Spin a globe around, point your finger at a random destination and there’s likely to be a cool metal band from there. This has always been true, of course, but the at-your-fingertips convenience of smartphones and the rise of outlets like Bandcamp make finding unique and strange new global artists even easier than in the early aughts file sharing days, let alone before then. Carving out my own, however tiny, niche on this here internet has allowed me to get on my dumb little soapbox about amazing new voices from Canada, Belgium, Japan and France that I may have not discovered otherwise. Today’s contestant: Australia.
Australia, by way of England and New Zealand that is, and currently spreading their pitch black gospel across Europe. How’s that for global? Ruetz describe themselves as “blackened hardcore”, and though that combination is hardly anything new (shades of underappreciated Italian crew The Secret), it’s the way that Ruetz melds the two that caught me off guard.
Opening salvo of the duo’s (yes, only two men conjure this apocalyptic cacophony) new EP “Melanoma”, Operation In Famine blastbeats and speedpicks in fine black metal fashion, so I expected a thunderous breakdown or punky d-beat interlude to bring up the hardcore end of the bargain. Surprisingly it’s vocalist/drummer Kieran Brindley bringing the ‘core with an intense, urgent dry throated shout straight from the Dischord vaults, over Matthew Watts’ atonal, dissonant riffs: black enough to make any of Ruetz’s Norwegian forefathers proud (for now anyway, more musical experimentation comes later). Blackened hardcore, you say? Okay, Ruetz, I’m listening…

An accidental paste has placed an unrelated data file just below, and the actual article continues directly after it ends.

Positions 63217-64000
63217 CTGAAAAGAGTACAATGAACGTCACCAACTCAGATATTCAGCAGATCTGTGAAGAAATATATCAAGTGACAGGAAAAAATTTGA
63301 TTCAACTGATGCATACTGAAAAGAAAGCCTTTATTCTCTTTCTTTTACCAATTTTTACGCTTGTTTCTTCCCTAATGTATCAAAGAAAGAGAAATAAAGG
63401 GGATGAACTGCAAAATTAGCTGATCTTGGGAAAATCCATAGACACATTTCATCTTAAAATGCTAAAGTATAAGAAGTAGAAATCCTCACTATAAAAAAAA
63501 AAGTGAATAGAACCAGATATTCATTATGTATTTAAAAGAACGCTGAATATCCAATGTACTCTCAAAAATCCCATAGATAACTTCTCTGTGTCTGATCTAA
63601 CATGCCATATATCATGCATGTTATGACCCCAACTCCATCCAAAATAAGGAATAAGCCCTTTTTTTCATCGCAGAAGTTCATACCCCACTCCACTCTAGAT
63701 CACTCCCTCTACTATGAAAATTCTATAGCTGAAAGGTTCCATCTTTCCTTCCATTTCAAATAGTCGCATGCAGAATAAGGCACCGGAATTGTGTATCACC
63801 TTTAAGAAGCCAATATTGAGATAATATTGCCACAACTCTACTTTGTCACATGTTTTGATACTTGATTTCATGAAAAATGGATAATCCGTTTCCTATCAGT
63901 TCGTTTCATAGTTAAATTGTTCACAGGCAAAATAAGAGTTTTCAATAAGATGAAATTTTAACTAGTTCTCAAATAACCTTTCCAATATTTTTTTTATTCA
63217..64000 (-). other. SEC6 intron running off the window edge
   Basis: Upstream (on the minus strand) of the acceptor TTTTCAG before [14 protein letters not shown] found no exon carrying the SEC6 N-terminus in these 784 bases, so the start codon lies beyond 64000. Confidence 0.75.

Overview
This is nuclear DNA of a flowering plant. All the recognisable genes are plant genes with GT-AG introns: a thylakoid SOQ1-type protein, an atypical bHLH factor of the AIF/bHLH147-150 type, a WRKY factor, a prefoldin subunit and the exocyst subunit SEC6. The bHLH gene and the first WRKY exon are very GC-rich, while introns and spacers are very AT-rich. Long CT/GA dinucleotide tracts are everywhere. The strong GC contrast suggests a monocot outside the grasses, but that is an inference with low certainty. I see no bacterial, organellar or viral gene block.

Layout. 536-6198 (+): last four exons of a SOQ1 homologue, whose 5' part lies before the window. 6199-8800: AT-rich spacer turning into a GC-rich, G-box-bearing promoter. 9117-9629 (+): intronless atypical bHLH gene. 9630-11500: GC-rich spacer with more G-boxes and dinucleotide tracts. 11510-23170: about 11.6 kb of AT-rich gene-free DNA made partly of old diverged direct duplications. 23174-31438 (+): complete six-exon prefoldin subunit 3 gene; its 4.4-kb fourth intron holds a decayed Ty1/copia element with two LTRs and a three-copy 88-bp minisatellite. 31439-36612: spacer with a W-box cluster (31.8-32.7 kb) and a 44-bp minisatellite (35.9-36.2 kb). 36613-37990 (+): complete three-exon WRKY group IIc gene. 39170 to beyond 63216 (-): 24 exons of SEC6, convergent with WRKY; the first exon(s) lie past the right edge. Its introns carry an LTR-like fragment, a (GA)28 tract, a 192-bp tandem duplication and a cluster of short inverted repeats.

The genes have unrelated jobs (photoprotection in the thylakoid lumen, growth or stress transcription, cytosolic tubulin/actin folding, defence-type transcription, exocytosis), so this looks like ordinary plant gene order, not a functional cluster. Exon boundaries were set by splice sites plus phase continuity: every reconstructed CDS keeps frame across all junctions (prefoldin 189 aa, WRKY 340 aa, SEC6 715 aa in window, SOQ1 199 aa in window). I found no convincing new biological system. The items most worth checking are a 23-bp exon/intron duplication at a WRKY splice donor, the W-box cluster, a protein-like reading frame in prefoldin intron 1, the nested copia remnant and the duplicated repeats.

Second track Liberator Denial continues apace, distorted guitars lead a death’s march and the record’s first breakdown sneaks in as the vocal attack becomes more wail than holler, twisting the tug of war between BM and HC. Waste evokes Converge at their most bleak before erupting into a wall of feedback dead set against Brindley’s tornadic drumwork.
The lead in to Low Liars spells dread and doom before blossoming into what may be the catchiest and most punk track on the record, grinding into a noise plateau of epic headbanging proportions, segueing right into Engine‘s fist pumping breakdown-alongs turned tumultuous torment, and the excellent old school thrash aping denouement of Joy.
What genre you call Ruetz or where they’re from ultimately matters little. They could be from halfway around the world, or I could find out they practice up the street from my house. That’s the beauty of music in general and aggressive music in particular. As listeners become more adventurous and artists become more brave, genre demarcations will mean just as little as gender, race and nationality should when judging artistic worth. Is it hardcore? Is it black metal? Where are they from? It’s cool to know but only if it’s going to help you broaden your horizons and not as an excuse to shut yourself in. All I know is that Ruetz’s “Melanoma” kicks ass, and you should listen to it.
“Melanoma” is available now.